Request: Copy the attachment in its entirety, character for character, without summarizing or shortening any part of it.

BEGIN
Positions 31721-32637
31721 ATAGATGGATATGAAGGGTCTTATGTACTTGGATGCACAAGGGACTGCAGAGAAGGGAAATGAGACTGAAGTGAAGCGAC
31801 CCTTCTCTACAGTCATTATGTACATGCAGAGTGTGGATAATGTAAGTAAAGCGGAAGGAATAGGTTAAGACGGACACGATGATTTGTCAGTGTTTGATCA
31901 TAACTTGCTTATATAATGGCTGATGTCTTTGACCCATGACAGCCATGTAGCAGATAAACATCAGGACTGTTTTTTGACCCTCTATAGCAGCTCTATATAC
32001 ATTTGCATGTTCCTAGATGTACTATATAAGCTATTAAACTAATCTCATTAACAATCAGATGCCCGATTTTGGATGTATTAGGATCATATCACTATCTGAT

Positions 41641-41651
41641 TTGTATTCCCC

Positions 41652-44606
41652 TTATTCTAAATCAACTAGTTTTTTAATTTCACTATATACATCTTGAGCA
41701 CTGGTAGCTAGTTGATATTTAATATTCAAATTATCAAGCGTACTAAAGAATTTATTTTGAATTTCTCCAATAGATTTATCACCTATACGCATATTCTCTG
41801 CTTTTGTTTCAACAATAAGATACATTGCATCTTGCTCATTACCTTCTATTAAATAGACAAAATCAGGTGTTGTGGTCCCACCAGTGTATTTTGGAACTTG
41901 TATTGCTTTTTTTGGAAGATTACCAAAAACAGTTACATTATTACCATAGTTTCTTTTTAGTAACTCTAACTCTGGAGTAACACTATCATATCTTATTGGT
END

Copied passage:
Positions 31721-32637
31721 ATAGATGGATATGAAGGGTCTTATGTACTTGGATGCACAAGGGACTGCAGAGAAGGGAAATGAGACTGAAGTGAAGCGAC
31801 CCTTCTCTACAGTCATTATGTACATGCAGAGTGTGGATAATGTAAGTAAAGCGGAAGGAATAGGTTAAGACGGACACGATGATTTGTCAGTGTTTGATCA
31901 TAACTTGCTTATATAATGGCTGATGTCTTTGACCCATGACAGCCATGTAGCAGATAAACATCAGGACTGTTTTTTGACCCTCTATAGCAGCTCTATATAC
32001 ATTTGCATGTTCCTAGATGTACTATATAAGCTATTAAACTAATCTCATTAACAATCAGATGCCCGATTTTGGATGTATTAGGATCATATCACTATCTGAT

Positions 41641-41651
41641 TTGTATTCCCC

Positions 41652-44606
41652 TTATTCTAAATCAACTAGTTTTTTAATTTCACTATATACATCTTGAGCA
41701 CTGGTAGCTAGTTGATATTTAATATTCAAATTATCAAGCGTACTAAAGAATTTATTTTGAATTTCTCCAATAGATTTATCACCTATACGCATATTCTCTG
41801 CTTTTGTTTCAACAATAAGATACATTGCATCTTGCTCATTACCTTCTATTAAATAGACAAAATCAGGTGTTGTGGTCCCACCAGTGTATTTTGGAACTTG
41901 TATTGCTTTTTTTGGAAGATTACCAAAAACAGTTACATTATTACCATAGTTTCTTTTTAGTAACTCTAACTCTGGAGTAACACTATCATATCTTATTGGT